Diversifying curriculum: AP African American Studies course piloted by College Board

Diversifying curriculum: AP African American Studies course piloted by College Board

Photo credit: Sophia Dragich

By Sophia Dragich and Lauren Kaled

On Feb. 1, the College Board released the official curriculum for its new AP African American Studies course. The creation and development of this course led to controversy, especially in Florida where it was banned by Governor Ron DeSantis.

The curriculum took over a year to develop and is being piloted in 60 schools this school year, according to ABC News. Next school year, hundreds more will implement this class to cover topics such as African American history and culture, as well as the lives and accomplishments of Black men and women, according to the College Board course framework.

Despite causing debates, this course sparked the interest of many teachers and students, including junior Noelle Bland. She believes it could provide a chance for African American students to learn more about their history.

“I think it’s important for everyone to know their roots and where they came from,” Bland said. “There aren’t a lot of classes surrounding African American studies in general and so it just intrigued me that there was a course specifically for that.”

Similar to Bland, junior Jada Jackson claims she also sees the many benefits the class could offer. She believes that the class could touch on other important topics that [are not typically taught in normal history classes.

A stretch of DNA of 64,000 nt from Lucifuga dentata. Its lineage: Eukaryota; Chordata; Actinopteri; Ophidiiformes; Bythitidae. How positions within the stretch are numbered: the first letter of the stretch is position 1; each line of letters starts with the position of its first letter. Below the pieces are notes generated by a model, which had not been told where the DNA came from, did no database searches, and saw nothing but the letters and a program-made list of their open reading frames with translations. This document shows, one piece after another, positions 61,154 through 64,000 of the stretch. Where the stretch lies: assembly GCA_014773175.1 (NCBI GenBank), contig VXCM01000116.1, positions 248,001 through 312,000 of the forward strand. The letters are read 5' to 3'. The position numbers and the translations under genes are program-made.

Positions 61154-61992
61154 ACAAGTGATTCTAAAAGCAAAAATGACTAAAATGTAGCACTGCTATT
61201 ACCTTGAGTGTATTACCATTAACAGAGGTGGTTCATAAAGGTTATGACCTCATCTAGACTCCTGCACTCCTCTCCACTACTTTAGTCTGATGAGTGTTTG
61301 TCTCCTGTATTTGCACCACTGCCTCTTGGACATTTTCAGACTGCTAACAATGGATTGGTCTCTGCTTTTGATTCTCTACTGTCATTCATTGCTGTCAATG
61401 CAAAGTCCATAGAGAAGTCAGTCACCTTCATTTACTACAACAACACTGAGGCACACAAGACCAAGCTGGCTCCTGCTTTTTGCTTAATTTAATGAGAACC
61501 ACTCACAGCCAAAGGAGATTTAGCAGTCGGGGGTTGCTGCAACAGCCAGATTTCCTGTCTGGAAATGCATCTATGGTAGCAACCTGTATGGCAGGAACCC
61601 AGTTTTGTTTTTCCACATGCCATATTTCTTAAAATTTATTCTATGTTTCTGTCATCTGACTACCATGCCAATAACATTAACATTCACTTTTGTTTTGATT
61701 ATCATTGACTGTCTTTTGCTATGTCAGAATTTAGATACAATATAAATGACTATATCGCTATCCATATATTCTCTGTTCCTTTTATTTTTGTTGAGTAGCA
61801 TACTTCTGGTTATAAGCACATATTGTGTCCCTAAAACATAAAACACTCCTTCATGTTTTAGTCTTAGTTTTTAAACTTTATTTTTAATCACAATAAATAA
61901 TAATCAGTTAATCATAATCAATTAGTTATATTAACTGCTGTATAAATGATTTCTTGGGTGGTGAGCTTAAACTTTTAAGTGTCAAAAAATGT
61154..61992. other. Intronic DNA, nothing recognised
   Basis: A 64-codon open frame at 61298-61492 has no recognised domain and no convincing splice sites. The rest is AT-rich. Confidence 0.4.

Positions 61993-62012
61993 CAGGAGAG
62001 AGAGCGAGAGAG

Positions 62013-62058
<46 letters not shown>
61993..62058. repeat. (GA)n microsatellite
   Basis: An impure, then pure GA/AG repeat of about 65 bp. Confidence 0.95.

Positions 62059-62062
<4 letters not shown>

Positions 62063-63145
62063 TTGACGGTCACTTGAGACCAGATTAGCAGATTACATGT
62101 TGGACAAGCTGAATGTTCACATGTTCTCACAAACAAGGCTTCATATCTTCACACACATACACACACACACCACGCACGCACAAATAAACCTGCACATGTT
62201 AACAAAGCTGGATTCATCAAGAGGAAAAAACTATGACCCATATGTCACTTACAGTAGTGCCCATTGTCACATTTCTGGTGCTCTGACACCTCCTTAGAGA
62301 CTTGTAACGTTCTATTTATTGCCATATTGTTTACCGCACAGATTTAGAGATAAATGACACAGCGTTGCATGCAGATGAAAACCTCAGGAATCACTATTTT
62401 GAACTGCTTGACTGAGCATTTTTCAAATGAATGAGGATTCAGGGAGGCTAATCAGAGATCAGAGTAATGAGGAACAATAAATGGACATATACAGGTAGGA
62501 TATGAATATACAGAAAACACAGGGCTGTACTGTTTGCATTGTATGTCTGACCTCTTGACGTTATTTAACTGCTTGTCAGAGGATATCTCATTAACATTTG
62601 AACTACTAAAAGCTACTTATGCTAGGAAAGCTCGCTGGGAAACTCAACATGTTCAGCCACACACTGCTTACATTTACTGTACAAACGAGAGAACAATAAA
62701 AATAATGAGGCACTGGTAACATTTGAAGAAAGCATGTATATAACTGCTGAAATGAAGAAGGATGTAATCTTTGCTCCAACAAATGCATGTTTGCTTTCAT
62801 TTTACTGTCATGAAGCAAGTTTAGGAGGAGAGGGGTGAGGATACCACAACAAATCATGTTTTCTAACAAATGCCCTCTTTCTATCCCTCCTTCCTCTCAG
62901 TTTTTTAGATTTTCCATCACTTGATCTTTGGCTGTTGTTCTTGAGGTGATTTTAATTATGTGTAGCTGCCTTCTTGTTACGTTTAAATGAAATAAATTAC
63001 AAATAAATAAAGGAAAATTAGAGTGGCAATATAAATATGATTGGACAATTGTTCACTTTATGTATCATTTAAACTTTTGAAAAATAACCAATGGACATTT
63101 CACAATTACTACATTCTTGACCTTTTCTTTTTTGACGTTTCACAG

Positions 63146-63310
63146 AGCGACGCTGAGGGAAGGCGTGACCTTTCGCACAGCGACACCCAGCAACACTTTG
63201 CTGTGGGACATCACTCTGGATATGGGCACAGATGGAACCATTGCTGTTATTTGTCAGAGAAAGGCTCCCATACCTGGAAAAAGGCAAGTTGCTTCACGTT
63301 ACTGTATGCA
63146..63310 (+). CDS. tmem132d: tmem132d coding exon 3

“I just don’t think [the class] will be so ‘slavery-focused’, which I think a lot of the [current] stuff is,” Jackson said. “I would love to learn about famous artists, famous writers, just any area where you don’t see famous Black people at. I think that would be great exposure for our school.”

Along with student interest, teacher involvement is equally important. History teacher Bridget Cooley says this course could be beneficial for all students, as it would allow them to learn new perspectives about history.

I think learning from the past and empowering yourself to understand different perspectives is widely beneficial,” Cooley said. “It doesn’t mean we all have to see history the same, but I think learning those critical skills and thinking is something that anyone can benefit from.”

While promoting the learning of African American culture and history, the course would require actions from both students and faculty in order to bring the class to the district. Director of Secondary Curriculum, Instruction, and Assessment Dr. Dan Hartley says that the process would take the efforts of students, administrators, and the Social Studies departments. Hartley also says that implementing this course would fulfill the various aspects of the district’s Strategic Plan for education and provide opportunities for students to learn.

“The district Strategic Plan asks us to ‘revise the curriculum to reflect the diversity of our community,’ and to, ‘create learning environments where students will be able to identify with and see themselves in the curriculum and instruction’,” Hartley said. “The addition of this course would do all of these things and has the potential to benefit all of our students.”

Click here to access more information about the course framework